D.C. Public Schools’ Office of Family and Public Engagement facilitated a second panel featuring director Josephine Bias Robinson, the DCPS interim chancellor John Davis, and the director of curriculum and instruction.  Panelists offered an in-depth look at D.C.’s FCE policies and structures and their journey from trying out national best practices on a small scale to a more systemic approach actively involving over two-thirds of their schools. Participants were able to ask executive staff about real-world practice that works. One panelist began by stating, “Engagement happens at the teacher level, not the central office.” The panelists went on to indicate this is why DCPS emphasizes the importance of family engagement on a regular basis to teachers, turning every teacher into an expert on family engagement. DCPS believes that relationships between teachers and family is the most important and beneficial aspect of family engagement. They described how they have set a goal to develop practices that support family engagement and enforce the belief that FCE is beneficial and necessary. One key role for the senior staff is to ensure that DCPS’s system-wide engagement practices are sustained.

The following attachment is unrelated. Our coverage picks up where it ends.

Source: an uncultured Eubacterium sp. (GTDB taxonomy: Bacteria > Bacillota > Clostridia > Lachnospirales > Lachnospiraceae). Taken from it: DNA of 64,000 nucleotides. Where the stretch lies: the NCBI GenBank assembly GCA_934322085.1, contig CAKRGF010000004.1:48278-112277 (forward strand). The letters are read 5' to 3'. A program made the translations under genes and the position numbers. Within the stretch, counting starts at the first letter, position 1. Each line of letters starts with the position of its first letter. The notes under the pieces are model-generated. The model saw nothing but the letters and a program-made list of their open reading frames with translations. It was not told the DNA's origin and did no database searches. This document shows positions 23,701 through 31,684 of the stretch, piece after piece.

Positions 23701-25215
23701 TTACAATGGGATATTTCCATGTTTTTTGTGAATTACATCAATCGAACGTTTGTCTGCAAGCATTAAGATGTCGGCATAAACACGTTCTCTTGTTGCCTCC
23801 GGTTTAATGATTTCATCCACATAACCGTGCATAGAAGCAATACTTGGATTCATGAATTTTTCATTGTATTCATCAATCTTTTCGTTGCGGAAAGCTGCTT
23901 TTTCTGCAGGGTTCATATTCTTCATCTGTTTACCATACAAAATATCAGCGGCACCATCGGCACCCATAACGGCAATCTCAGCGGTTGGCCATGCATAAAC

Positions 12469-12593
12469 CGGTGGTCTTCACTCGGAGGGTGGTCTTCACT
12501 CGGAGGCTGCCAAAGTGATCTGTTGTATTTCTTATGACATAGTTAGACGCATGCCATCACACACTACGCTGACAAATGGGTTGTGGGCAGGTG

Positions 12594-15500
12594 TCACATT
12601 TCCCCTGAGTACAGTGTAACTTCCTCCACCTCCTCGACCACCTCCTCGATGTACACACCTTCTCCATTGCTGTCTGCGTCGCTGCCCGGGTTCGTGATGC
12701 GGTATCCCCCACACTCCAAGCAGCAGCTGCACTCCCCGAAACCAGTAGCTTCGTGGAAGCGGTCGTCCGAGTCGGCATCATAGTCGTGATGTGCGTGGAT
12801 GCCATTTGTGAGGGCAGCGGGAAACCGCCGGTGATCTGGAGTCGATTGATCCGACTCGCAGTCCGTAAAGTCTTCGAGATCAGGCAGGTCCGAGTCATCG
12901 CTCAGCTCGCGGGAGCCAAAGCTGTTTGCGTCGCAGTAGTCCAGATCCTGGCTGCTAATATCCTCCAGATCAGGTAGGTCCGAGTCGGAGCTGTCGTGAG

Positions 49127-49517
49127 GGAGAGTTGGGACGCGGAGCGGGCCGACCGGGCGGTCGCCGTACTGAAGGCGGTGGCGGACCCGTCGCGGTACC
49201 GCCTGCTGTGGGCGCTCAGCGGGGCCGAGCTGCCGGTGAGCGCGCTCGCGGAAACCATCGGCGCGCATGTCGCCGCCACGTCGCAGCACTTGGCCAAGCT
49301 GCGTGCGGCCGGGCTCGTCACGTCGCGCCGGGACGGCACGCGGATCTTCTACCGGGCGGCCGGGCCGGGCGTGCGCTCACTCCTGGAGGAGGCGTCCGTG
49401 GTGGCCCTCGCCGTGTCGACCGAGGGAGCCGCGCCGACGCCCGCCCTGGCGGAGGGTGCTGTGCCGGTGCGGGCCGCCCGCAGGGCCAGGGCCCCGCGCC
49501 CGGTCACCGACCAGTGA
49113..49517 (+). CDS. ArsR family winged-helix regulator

“This Learning Lab was simply one of the best professional development opportunities that I have ever attended!” said Patricia Weinzapfel from Evansville Vanderburgh School Corporation.

As a peer learning and action network, the District Leaders Network on Family and Community engagement was conceived as a mechanism for improving systemic practice by supporting the learning of leaders responsible for work on the ground. The DC Learning Lab offered a deeper understanding and an important feedback loop between those responsible for federal FCE policy and those tasked with operationalizing best practice on the ground.  Additionally, the Learning Lab offered participants a unique opportunity to learn from peers successfully implementing the Dual-Capacity Building Framework for Family-School Partnerships in real time in the D.C. Metropolitan Area.  Participants left inspired, more knowledgeable, and more capable of applying a range of lessons and strategies back home in their local contexts. They also left with an expanded network of peers ready and willing to support them in their local efforts.

View the archive of the live stream from the Federal Policy Debriefing and Listening Session.

View the Twitter history of the DC Learning Lab via Storify or search #dclearninglab on Twitter.